The poet of the cloudy paradise, the director who managed to fit in absolute cinematic silence what cannot be fitted in long dialogues, the philosopher who sought the truth through nature and the existential background of people; Theo Angelopoulos.
By Alexandros Theodoropoulos
The birth of the great Greek artist on April 27, 1935 in Athens, now seems an “eternity and a day” away. But it’s much closer than it seems.
The Journey to the 7th art
After school he began studying law at the University of Athens in 1953, but soon dropped out. He left for Paris in 1961 where he started courses in French Literature, Filmography and Cinema.
When he returned to Greece in 1964, his love for cinema had already blossomed. He worked for the newspaper "Democratic Change" as a film critic, until 1967, when the long journey of his artistic creation started; a journey that would establish him as one of the greatest film directors in world history.
The Baptism of Fire was the short film "Broadcast" (1968), followed by his first feature film, "Reconstruction" (1970) which won several awards at Thessaloniki Film Festival as well as at other international festivals, marking the beginning of Modern Greek cinema.
"Reconstruction" captures a crime of passion in a remote village of Epirus, Greece, during the years of the military dictatorship and was the first connection of Greek cinema with the European cinematic modernism of the time.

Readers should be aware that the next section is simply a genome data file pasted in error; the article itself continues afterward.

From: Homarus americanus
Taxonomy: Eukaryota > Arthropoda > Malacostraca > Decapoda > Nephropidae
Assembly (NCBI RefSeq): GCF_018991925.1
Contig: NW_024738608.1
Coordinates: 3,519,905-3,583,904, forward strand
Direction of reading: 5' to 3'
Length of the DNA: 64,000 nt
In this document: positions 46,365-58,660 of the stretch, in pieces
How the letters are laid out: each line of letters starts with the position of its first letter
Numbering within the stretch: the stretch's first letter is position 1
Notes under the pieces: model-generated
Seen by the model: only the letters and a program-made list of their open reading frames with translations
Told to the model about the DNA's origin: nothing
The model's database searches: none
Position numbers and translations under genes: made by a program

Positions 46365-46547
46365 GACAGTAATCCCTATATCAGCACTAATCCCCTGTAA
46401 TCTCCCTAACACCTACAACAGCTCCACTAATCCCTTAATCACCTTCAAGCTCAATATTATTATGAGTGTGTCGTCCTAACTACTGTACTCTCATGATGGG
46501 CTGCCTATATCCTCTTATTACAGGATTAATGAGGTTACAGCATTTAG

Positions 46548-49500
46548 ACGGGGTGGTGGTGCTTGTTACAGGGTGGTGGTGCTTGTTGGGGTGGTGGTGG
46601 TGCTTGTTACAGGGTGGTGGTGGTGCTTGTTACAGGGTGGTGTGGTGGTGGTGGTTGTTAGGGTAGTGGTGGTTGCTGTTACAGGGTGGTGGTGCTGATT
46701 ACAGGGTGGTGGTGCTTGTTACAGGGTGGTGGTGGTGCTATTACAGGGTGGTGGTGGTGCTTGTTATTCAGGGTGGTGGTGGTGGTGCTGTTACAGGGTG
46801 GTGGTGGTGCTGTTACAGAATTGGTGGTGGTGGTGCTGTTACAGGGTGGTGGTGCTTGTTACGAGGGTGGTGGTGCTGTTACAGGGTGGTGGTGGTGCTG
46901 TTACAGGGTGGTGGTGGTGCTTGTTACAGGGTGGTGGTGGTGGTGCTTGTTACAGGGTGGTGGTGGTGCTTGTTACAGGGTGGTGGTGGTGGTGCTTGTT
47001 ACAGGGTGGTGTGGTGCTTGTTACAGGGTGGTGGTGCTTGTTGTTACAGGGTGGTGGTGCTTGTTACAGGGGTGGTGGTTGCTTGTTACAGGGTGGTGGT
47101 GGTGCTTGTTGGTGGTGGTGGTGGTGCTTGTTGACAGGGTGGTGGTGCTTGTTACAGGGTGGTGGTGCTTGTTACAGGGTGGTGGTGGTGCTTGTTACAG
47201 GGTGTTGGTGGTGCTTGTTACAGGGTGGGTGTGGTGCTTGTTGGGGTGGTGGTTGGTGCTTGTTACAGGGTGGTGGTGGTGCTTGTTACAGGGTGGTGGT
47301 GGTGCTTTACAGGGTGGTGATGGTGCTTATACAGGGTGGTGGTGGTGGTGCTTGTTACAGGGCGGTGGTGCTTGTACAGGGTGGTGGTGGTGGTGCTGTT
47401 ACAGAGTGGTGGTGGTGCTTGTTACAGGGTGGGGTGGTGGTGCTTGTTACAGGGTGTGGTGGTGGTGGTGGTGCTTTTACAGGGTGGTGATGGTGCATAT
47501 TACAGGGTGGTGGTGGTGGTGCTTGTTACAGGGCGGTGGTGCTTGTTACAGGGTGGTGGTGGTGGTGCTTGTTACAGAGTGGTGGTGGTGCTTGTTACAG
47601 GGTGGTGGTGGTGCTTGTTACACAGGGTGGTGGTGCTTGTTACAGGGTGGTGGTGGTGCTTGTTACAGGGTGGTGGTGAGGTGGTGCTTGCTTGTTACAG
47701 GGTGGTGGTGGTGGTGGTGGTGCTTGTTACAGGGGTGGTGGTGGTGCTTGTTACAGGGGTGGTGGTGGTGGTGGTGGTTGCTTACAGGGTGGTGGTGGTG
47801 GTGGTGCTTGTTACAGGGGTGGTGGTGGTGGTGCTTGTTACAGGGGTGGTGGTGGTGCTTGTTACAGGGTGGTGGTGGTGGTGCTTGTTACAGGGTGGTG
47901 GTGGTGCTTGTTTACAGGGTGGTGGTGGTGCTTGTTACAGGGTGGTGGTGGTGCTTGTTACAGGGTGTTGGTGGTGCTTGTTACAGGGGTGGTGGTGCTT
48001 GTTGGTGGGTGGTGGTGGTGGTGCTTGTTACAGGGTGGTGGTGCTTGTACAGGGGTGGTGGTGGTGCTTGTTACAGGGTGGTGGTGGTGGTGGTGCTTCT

A film that balanced between family drama and crime drama decrying the forgotten Greek countryside, introduced Angelopoulos to the international stage as a director who exerts strong socio-political criticism through his films.
The "Trilogy of History" was the first film trilogy of Angelopoulos's career and was strongly historical, political and social, depicting the Greek reality. This trilogy brought the cinema of Angelopoulos very close to those of great film directors of the time such as Andrei Tarkovsky and Pier Paolo Pasolini.
In "Days of ‘36" (1972) which was the first film of the trilogy, Angelopoulos introduces cinematic silence as a force greater than dialogue and succeeds in decrying the years before the dictatorship of Metaxas, through carefully selected closed spaces where history and politics take place away from us and the rest of the world.
In 1974, Theo Angelopoulos made one of his most iconic films, "The Travelling Players”, which stunned audiences and critics at every level, winning 13 awards. In order to secure political permission to make the film, Angelopoulos submitted a fake script to the acting government minister of the time.
The film narrates the culmination of Fascism in the late 1930s, the Nazi occupation and the Civil War through the eyes of an acting troupe that toured Greece in the years 1939 - 1952.
"The Travelling Players", through a circular narrative structure, unique music and theatrical precision of scenes, managed to combine all the arts, intertwined within 4 hours of cinematic excellence of Angelopoulos’ unique view.
With the film “The Hunters” (1977) which linked politics with surrealism and was nominated for the Palme d’Or in Cannes, Theodoros Angelopoulos completed his first trilogy with Modern Greek history being the common central theme.